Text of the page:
Prevalence of and attitude toward urinary incontinence in postmenopausal women

Ching Hung Hsieh, Tsung Hsien Su, Shao Tung Chang, Shu Hui Lin, Meng Chih Lee*, Mei Yu Lee

*Corresponding author for this work

Research output: Contribution to journalArticlepeer-review

32 Citations (Scopus)


Objective: To investigate the prevalence of urinary incontinence, and the knowledge, attitudes, and practices of Taiwanese women aged 60 years or older. Method: A nationwide epidemiological study was conducted and a sample of 2410 women was selected. Personal visits to 1517 women were completed. Results: A total of 485 (29.8%) women reported urinary incontinence; 250 (69.9%) urinary incontinent women experienced symptoms less than once a month. Regarding knowledge, attitudes, and practices, 822 (54.3%) of the women surveyed knew the meaning of urinary incontinence, and 147 (30.3%) with urinary incontinence had visited a doctor. The main reason given for not seeking medical help was shyness. Conclusion: Although urinary incontinence is a common symptom, it is often not reported to doctors, which leads to undertreatment. From a public health perspective, there is considerable opportunity to improve women's quality of life by increasing health education about urinary incontinence and its treatment.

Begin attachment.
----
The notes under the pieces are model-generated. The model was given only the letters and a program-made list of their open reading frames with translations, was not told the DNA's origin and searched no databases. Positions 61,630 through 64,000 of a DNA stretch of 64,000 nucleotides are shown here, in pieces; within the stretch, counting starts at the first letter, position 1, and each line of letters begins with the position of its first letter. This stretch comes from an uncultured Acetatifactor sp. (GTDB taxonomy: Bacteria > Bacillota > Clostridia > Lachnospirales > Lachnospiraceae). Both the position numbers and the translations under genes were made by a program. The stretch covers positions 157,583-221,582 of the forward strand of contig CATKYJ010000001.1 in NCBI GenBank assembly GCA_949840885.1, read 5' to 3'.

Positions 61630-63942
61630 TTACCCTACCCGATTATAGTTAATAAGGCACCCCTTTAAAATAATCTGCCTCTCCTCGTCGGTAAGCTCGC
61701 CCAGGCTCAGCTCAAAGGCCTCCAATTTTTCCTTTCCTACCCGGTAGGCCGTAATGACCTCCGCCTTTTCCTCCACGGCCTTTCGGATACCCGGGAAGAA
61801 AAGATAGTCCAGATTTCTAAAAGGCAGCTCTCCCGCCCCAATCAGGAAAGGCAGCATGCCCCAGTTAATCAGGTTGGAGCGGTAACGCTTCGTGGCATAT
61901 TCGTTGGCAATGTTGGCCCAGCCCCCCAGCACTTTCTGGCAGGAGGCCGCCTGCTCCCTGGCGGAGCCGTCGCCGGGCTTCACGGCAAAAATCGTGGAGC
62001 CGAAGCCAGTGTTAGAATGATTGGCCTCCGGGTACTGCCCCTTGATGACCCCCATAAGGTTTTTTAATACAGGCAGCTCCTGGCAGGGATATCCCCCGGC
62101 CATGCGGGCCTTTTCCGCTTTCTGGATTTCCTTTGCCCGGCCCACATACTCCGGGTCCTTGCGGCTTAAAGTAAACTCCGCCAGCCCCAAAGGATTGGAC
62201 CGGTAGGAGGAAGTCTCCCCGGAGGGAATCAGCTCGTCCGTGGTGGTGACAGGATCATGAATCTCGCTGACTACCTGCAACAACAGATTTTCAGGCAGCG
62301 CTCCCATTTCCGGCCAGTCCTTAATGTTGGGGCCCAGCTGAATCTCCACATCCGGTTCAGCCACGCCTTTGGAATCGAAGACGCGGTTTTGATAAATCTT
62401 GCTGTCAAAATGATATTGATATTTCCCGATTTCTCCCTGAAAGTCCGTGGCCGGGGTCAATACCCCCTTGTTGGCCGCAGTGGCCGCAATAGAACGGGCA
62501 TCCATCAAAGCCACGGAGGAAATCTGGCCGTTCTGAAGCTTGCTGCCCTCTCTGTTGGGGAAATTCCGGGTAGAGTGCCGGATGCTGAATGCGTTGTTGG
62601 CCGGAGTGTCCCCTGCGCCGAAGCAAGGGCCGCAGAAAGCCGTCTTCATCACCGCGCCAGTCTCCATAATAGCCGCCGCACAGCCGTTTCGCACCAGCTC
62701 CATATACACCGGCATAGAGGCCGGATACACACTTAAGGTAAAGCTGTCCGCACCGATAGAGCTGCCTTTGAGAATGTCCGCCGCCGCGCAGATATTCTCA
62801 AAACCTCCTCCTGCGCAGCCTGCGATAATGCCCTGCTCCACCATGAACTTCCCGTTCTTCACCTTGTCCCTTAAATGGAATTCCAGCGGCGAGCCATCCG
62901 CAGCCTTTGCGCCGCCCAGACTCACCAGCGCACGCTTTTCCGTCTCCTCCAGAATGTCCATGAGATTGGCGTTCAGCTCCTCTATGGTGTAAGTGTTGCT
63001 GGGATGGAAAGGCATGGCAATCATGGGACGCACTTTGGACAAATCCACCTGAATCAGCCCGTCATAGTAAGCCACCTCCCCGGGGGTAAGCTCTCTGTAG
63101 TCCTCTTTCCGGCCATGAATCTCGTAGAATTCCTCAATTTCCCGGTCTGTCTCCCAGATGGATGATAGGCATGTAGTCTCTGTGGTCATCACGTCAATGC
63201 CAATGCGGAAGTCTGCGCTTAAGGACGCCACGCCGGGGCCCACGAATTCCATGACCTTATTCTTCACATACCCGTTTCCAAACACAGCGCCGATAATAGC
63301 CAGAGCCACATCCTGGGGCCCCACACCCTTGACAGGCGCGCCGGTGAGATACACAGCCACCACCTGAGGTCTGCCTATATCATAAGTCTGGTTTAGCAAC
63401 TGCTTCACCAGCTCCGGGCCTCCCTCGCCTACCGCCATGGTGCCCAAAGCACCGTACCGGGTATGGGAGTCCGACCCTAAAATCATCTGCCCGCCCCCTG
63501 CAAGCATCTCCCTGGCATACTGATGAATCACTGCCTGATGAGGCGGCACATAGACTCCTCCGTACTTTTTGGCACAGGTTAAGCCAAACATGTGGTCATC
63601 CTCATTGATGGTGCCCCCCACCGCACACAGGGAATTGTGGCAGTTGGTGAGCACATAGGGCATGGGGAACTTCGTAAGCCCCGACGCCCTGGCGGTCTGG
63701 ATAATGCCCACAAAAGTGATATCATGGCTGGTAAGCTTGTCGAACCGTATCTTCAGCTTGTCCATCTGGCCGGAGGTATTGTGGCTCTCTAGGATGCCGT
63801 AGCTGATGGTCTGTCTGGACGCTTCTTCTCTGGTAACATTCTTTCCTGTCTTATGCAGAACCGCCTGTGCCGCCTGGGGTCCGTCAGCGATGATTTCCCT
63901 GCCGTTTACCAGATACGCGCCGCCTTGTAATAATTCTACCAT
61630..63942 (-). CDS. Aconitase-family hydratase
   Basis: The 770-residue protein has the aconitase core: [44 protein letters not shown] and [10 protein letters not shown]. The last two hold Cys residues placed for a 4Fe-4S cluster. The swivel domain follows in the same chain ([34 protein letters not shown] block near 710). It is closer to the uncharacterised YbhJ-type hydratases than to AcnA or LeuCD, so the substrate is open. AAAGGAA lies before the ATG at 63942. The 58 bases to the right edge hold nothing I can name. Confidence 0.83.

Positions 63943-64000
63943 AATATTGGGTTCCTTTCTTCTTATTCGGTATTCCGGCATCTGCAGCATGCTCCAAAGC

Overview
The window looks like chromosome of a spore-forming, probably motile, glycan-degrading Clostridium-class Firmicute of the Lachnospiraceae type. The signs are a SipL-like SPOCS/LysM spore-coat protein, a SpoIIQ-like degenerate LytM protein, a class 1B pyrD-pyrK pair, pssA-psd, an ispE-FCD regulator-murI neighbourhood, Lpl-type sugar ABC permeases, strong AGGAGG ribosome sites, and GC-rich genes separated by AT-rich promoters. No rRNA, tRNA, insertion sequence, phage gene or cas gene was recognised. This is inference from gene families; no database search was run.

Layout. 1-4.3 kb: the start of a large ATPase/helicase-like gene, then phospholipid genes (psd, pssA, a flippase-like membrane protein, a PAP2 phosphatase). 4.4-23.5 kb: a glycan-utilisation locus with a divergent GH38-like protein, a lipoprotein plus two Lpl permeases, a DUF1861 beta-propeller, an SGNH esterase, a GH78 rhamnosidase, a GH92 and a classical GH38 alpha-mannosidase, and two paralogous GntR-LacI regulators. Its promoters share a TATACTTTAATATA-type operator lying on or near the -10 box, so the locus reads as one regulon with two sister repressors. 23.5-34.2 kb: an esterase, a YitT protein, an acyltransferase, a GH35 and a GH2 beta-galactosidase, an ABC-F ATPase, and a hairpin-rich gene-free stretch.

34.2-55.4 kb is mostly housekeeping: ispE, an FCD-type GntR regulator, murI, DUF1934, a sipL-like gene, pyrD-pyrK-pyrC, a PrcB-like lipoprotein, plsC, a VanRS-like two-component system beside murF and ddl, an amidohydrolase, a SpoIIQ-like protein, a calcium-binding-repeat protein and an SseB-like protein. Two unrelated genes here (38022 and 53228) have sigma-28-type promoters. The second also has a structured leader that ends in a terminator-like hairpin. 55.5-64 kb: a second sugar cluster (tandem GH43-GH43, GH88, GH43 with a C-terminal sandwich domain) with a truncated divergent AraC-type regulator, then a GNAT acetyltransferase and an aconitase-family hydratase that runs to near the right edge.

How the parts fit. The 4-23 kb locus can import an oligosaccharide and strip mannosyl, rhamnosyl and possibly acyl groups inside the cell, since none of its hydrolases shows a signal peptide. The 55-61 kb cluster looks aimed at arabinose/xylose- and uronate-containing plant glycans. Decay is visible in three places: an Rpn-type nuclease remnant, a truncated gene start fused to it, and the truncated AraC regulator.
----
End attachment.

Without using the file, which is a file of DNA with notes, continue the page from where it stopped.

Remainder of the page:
Original languageEnglish
Pages (from-to)171-174
Number of pages4
JournalInternational Journal of Gynecology and Obstetrics
Issue number2
Publication statusPublished - 2008 Feb
Externally publishedYes


  • Attitudes
  • Postmenopausal women
  • Prevalence
  • Taiwan
  • Urinary incontinence

ASJC Scopus subject areas

  • Obstetrics and Gynaecology


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